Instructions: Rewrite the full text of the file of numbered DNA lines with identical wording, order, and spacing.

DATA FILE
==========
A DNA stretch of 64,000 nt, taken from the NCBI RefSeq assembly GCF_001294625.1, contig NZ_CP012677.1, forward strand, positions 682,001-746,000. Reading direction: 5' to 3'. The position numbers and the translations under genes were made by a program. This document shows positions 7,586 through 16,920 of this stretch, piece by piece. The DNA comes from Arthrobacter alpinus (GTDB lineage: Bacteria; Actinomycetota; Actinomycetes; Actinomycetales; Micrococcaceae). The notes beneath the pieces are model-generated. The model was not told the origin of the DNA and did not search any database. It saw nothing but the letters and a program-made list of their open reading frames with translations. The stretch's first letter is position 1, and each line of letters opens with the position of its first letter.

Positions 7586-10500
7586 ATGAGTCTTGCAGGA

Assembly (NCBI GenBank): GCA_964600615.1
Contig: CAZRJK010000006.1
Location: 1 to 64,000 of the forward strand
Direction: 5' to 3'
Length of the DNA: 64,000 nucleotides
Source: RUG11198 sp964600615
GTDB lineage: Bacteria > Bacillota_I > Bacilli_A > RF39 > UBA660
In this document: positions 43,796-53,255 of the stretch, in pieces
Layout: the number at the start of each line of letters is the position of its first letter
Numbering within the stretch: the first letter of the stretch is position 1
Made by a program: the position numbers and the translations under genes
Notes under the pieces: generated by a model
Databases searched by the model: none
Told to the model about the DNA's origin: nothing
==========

A DNA stretch of 64,000 nt, taken from the NCBI RefSeq assembly GCF_001294625.1, contig NZ_CP012677.1, forward strand, positions 682,001-746,000. Reading direction: 5' to 3'. The position numbers and the translations under genes were made by a program. This document shows positions 7,586 through 16,920 of this stretch, piece by piece. The DNA comes from Arthrobacter alpinus (GTDB lineage: Bacteria; Actinomycetota; Actinomycetes; Actinomycetales; Micrococcaceae). The notes beneath the pieces are model-generated. The model was not told the origin of the DNA and did not search any database. It saw nothing but the letters and a program-made list of their open reading frames with translations. The stretch's first letter is position 1, and each line of letters opens with the position of its first letter.

Positions 7586-10500
7586 ATGAGTCTTGCAGGA

Assembly (NCBI GenBank): GCA_964600615.1
Contig: CAZRJK010000006.1
Location: 1 to 64,000 of the forward strand
Direction: 5' to 3'
Length of the DNA: 64,000 nucleotides
Source: RUG11198 sp964600615
GTDB lineage: Bacteria > Bacillota_I > Bacilli_A > RF39 > UBA660
In this document: positions 43,796-53,255 of the stretch, in pieces
Layout: the number at the start of each line of letters is the position of its first letter
Numbering within the stretch: the first letter of the stretch is position 1
Made by a program: the position numbers and the translations under genes
Notes under the pieces: generated by a model
Databases searched by the model: none
Told to the model about the DNA's origin: nothing